Cayzu (whose Fundamental plan begins at $four per consumer monthly) does properly within the cloud-based helpdesk area however primarily with small companies and startups. That is due not simply to its low value but in addition its characteristic set, which lacks help for big-business capabilities, resembling change and asset administration, workflow automation, and superior reporting. Nonetheless, Cayzu’s robust third-party integration choices make it an important instrument for corporations seeking to strengthen their customer support presence. Nonetheless, its extra restricted total options preserve it behind the competitors, particularly our Editors’ Alternative winners on this class, HappyFox, Zoho Desk, and the enterprise-oriented Vivantio Pro.
Setup and Getting Started
Getting started with Cayzu is on par with similar products in this space, such as Mojo. Simply provide a primary name, email address, phone number, and then a name for the helpdesk to get the ball rolling. A system-generated email lets you get the administrator account configured, after which you’re presented with a dashboard and a to-do list to continue setup. Each of the additional configuration steps are optional but they include items such as adding agents, configuring branding, and adding topics to the self-service portal.
One aspect of Cayzu that’s slightly different from the other helpdesk tools we’ve tested is how branding is handled. Each additional brand or product you configure is treated as a completely separate instance of the app, with separate URLs, email addresses, and design elements. Each brand instance is still fully manageable from a single helpdesk view, however. This is an easy way to segregate your agents to handle tickets only for specific brands. You can also emphasize this separation further by using IP whitelisting.
Cayzu offers several tools for efficiently handling common tasks, which can save customer service agents time and your business money. Tickets can be initiated through a web form, customer email, or even through social media such as direct messages (DMs) to your corporate Twitter account. The system will help you configure these social channels to properly route such requests so they don’t overtake any social media marketing you might be doing. Once a ticket has been created, Cayzu can automatically route it to the proper group or individual by using Assignment Rules. These rules are created by using a single-page form. They can perform specific actions (i.e., assign to agent or set the group, status, or priority) based on a set of conditions (such as brand, product, or source).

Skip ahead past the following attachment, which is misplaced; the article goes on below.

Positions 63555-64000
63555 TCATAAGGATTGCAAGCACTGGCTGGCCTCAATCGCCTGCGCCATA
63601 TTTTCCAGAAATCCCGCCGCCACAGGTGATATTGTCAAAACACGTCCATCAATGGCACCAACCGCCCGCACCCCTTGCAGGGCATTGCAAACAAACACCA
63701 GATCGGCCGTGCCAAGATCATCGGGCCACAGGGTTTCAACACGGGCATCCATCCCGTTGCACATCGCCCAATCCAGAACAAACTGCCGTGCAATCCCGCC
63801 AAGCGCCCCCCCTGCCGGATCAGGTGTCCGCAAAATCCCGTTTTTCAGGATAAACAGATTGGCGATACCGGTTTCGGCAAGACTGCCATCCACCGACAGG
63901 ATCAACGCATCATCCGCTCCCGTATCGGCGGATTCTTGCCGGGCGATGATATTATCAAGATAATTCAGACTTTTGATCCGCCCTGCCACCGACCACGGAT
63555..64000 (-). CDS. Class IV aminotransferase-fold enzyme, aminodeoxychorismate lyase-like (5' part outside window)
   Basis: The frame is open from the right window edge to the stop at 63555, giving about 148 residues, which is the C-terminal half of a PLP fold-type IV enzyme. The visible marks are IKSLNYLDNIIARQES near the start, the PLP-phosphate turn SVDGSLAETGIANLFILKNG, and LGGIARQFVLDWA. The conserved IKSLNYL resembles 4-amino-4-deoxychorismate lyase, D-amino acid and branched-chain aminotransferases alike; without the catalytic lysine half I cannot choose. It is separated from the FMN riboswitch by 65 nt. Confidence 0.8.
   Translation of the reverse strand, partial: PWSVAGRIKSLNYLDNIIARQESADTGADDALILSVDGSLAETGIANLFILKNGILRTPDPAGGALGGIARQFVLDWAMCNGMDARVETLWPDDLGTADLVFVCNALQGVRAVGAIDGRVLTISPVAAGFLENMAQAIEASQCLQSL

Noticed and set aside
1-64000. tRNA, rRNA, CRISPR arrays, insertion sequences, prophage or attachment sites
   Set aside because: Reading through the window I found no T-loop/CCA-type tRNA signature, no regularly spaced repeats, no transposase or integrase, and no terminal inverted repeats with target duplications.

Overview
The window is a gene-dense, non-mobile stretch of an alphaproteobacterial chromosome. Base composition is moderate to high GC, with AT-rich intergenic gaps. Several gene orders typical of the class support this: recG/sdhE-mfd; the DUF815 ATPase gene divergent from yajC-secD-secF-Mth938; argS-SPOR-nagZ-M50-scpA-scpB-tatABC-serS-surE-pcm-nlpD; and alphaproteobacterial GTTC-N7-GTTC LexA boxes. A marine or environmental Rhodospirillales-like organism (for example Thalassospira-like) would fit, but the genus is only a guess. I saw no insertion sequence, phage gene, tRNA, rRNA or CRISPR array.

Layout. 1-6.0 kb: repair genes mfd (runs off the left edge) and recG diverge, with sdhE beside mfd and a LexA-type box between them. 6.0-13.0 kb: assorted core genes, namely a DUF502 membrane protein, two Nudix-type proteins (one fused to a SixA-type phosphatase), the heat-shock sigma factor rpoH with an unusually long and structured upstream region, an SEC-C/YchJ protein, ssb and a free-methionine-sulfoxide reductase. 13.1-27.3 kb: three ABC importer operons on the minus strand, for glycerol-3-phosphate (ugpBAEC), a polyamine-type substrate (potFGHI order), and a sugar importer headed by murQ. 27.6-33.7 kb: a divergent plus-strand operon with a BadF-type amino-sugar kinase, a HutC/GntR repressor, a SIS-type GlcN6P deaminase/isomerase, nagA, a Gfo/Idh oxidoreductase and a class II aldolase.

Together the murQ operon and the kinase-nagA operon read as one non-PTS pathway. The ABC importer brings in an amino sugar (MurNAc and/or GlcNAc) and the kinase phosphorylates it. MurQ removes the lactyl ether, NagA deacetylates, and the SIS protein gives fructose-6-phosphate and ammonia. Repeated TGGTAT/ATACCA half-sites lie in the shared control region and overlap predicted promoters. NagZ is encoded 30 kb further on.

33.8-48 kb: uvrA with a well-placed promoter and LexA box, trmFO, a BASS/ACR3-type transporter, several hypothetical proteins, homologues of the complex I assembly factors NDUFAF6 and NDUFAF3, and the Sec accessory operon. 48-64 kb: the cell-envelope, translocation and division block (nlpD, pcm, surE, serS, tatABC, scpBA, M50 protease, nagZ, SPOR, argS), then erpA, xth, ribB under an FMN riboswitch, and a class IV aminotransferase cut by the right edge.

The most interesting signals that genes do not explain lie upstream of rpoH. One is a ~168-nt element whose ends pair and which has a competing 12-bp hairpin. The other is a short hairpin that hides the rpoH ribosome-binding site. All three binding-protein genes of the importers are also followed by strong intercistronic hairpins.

Cayzu’s helpdesk settings let you build and manage multiple custom forms for helpdesks that deal with numerous request types such as technical support, billing, or sales questions. Cayzu provides one-click tools in its user interface (UI) that admins can use to add custom text fields, drop-down lists, checkboxes, and more. Using these, you can quickly and easily build custom forms that match the specific needs of a particular product or service. These custom forms help ensure that the appropriate information is provided in order for the support staff to assist the customer. You can also define Quick Responses which let agents provide standard responses to common questions. The company also recently integrated the agent portal with the knowledge base so that agents can more quickly find useful resolution information.
Cayzu also offers a lot of features for managing difficult tickets on the fly. Customizable ticket fields aren’t an ad hoc feature but they can help with handling difficult products or situations. The ability to split cases or merge conversations, however, can both happen as needed and can make handling unusual cases easier. Like Freshdesk and Freshservice, Cayzu offers agent collision, which lets you see when someone else is looking at the same ticket as you.
Standard automations, such as closing tickets when they’re resolved or closing them when they have gone without a response from a customer for a specified period of time, can be enabled or disabled with a click. More complex automation actions are somewhat limited. The company has recently let clients use assignment rules in conjunction with custom fields to enhance automations. However, you’re still not getting the same level of automation you’ll find in tools such as Freshservice and HappyFox. For companies that can live within its standard automations, Cayzu will work well. But the purchaser should investigate that via the free trial before purchasing.
Customer self-service is a key strength for Cayzu. The company offers support for multiple user portals, each of which can be configured for a different brand or product. User portals support ticket creation, FAQs, news, and knowledge base articles. Any of these options or categories can be disabled or hidden from the user portal. You can even configure who can submit tickets through the user portal, meaning whether users must be logged in, if the users or their companies must already be defined within the system, or even whether users can log in using their Facebook, Google, or LinkedIn accounts.